Finally, a columnist who isn’t buying into conspiracy theories.
Buster Olney details A-Rod’s struggles — his baseball struggles — notes the exceedingly poor matchups in play between the zombie A-Rod and the Tigers’ power righties, and puts lie to the notion that the reason Rodriguez is on the bench is because of silly tabloid nonsense:
Does anyone think that the Yankees decision-makers, from Girardi to general manager Brian Cashman, love every player they’ve inserted into their lineup through the years? No. Have they used productive players they couldn’t stand personally (like the way Joe Torre kept giving the David Wells the ball)? Absolutely.
Hell, if the Yankees thought the 86-year-old Fidel Castro could throw 120 mph and help the Yankees win the 2012 title, they’d pitch him.
Perhaps this can be explained by the fact that Olney is a national writer so he doesn’t spend all fall and winter filling column inches with “A-Rod is history’s greatest monster” stories. But the fact that it happens to be the most logical and straightforward explanation for all of this is an added benefit.
Jon Heyman of FanRag Sports reports that the Phillies signed pitcher Henderson Alvarez to a minor league deal. If he is added to the major league roster, he’ll earn $750,000 prorated.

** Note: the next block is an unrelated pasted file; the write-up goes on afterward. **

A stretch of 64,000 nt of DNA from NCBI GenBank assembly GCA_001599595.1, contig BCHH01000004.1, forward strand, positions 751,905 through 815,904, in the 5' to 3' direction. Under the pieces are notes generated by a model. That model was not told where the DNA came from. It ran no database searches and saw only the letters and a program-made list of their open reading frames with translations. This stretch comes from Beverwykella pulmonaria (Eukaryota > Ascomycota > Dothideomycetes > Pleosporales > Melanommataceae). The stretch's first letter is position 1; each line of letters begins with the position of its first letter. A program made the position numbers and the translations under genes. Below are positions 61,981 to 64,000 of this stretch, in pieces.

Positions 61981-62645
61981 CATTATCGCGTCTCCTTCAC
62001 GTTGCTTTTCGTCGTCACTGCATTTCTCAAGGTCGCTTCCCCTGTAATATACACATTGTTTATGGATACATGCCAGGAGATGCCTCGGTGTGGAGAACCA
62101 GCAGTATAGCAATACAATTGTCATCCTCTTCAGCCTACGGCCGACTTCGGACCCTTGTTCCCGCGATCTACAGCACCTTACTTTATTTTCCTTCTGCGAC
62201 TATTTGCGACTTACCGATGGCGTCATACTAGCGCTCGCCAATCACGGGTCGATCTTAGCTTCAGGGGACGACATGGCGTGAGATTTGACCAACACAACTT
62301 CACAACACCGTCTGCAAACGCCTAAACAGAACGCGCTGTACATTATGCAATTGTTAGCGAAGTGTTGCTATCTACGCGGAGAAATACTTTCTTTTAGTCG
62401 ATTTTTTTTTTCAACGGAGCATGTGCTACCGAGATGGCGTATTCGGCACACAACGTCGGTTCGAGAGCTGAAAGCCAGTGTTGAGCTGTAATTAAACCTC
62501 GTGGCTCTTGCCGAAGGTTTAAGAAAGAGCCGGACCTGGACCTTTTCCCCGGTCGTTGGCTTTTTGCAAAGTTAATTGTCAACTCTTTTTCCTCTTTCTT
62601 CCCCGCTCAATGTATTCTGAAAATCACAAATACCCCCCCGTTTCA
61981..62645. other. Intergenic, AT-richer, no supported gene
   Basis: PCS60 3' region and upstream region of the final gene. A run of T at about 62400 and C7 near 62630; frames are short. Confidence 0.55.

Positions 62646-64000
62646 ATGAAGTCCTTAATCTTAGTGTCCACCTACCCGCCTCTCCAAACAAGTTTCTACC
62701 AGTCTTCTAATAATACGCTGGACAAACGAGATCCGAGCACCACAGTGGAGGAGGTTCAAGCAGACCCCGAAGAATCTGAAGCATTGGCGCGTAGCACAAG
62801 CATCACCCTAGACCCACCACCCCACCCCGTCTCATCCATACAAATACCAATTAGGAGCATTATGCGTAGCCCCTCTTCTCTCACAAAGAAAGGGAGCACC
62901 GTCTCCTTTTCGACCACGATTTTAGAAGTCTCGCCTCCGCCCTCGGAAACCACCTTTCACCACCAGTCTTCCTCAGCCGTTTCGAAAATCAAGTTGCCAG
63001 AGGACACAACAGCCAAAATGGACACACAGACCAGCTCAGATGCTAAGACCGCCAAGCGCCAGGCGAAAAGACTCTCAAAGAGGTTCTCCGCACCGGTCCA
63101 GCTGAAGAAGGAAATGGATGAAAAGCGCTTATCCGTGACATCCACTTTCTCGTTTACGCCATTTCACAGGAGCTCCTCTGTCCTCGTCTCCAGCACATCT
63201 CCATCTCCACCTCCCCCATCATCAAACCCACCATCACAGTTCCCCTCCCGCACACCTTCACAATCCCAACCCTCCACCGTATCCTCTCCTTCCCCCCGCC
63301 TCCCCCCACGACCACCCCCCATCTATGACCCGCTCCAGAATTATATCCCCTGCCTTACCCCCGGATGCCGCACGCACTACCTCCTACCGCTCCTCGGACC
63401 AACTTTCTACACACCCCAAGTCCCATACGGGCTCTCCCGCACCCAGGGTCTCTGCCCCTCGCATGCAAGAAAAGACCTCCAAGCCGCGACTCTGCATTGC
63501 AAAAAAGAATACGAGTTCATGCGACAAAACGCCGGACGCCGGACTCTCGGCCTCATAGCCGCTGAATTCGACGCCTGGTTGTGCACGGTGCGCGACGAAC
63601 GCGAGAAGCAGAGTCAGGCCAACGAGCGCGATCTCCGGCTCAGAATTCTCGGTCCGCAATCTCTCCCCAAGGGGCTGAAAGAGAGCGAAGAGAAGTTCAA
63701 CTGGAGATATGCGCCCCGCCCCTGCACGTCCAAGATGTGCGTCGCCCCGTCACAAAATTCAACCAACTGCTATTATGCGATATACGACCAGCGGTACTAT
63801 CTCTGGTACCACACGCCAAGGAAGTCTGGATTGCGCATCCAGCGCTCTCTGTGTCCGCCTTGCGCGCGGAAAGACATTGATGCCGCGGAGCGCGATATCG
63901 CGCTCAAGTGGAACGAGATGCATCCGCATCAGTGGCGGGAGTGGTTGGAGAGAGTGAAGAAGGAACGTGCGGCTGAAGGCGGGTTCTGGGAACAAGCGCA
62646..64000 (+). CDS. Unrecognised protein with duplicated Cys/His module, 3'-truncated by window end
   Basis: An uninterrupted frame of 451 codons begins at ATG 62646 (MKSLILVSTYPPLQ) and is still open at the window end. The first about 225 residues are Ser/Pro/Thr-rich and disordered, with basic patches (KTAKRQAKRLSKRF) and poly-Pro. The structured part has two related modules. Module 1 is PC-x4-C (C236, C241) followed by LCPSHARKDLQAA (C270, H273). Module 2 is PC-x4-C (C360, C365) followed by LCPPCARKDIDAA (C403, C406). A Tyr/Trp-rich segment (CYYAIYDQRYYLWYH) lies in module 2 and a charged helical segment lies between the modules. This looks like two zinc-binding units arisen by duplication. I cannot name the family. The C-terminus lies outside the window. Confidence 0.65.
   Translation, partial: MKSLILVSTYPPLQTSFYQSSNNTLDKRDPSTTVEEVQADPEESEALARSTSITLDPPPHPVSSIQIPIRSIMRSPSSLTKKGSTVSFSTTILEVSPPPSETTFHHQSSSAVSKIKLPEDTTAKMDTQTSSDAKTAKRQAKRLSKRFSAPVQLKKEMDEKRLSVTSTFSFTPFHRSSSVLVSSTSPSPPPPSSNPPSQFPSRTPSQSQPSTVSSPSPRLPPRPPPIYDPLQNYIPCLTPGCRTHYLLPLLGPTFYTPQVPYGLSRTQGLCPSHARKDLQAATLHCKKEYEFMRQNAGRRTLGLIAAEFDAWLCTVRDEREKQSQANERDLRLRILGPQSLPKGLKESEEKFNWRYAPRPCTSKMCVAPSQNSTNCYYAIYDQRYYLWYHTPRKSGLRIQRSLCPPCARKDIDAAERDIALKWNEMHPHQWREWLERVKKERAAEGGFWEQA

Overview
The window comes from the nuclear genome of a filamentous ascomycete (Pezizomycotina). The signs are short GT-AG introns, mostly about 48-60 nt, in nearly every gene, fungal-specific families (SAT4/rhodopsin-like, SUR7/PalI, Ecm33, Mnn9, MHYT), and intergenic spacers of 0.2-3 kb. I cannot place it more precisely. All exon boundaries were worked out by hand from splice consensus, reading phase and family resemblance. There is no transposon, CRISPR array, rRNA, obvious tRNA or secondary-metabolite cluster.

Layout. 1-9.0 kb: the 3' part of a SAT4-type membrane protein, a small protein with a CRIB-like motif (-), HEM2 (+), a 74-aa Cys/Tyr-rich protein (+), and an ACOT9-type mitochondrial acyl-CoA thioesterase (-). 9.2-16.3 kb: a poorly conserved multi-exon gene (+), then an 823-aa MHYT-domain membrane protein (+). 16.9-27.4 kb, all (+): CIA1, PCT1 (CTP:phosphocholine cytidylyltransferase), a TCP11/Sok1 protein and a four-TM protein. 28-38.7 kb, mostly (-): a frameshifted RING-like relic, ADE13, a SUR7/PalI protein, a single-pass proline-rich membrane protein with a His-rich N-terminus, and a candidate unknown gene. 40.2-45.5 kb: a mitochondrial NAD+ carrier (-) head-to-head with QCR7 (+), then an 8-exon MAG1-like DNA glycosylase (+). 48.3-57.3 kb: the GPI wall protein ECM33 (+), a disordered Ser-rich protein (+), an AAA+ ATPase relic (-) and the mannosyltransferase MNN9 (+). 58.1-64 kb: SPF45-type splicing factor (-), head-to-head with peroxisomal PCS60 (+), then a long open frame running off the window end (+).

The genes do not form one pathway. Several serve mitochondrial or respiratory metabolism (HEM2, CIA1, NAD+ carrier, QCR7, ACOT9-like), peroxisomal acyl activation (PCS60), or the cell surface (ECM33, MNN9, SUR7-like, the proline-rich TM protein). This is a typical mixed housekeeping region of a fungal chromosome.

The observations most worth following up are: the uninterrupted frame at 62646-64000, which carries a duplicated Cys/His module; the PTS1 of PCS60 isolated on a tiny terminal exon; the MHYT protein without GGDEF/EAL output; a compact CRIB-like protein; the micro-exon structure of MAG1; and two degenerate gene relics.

Alvarez is still only 27 years old but hasn’t pitched in the majors since 2015 due to shoulder issues. He signed with the Long Island Ducks last month, making seven starts and posting a 3.94 ERA with a 13/14 K/BB ratio in 32 innings.
The Phillies learned that Vince Velasquez will undergo season-ending surgery and also placed Zach Eflin on the 10-day disabled list, so the club is just looking for pitching depth to help take them through the end of the season. Any innings that Alvarez is able to handle will be considered a bonus.
Mets third baseman David Wright will begin a minor league rehab assignment Tuesday with High-A St. Lucie. He’ll be the DH.
Wright has been sidelined since May of 2016, first with a cervical disc herniation and, more recently, a shoulder impingement. He has appeared in just 75 games since his last full season in 2014. Wright is under contract through 2020 and is owed $47 million after this year. For now insurance is picking up a large portion of that.
It’s possible he’ll make a return to the Mets before the season out as the competitive portion of their year is basically over and giving him a chance to see big league pitching before he begins what one hopes is a normal offseason might be a good confidence boost. What meaningful role he ever plays in the big leagues again, however, is decidedly up in the air.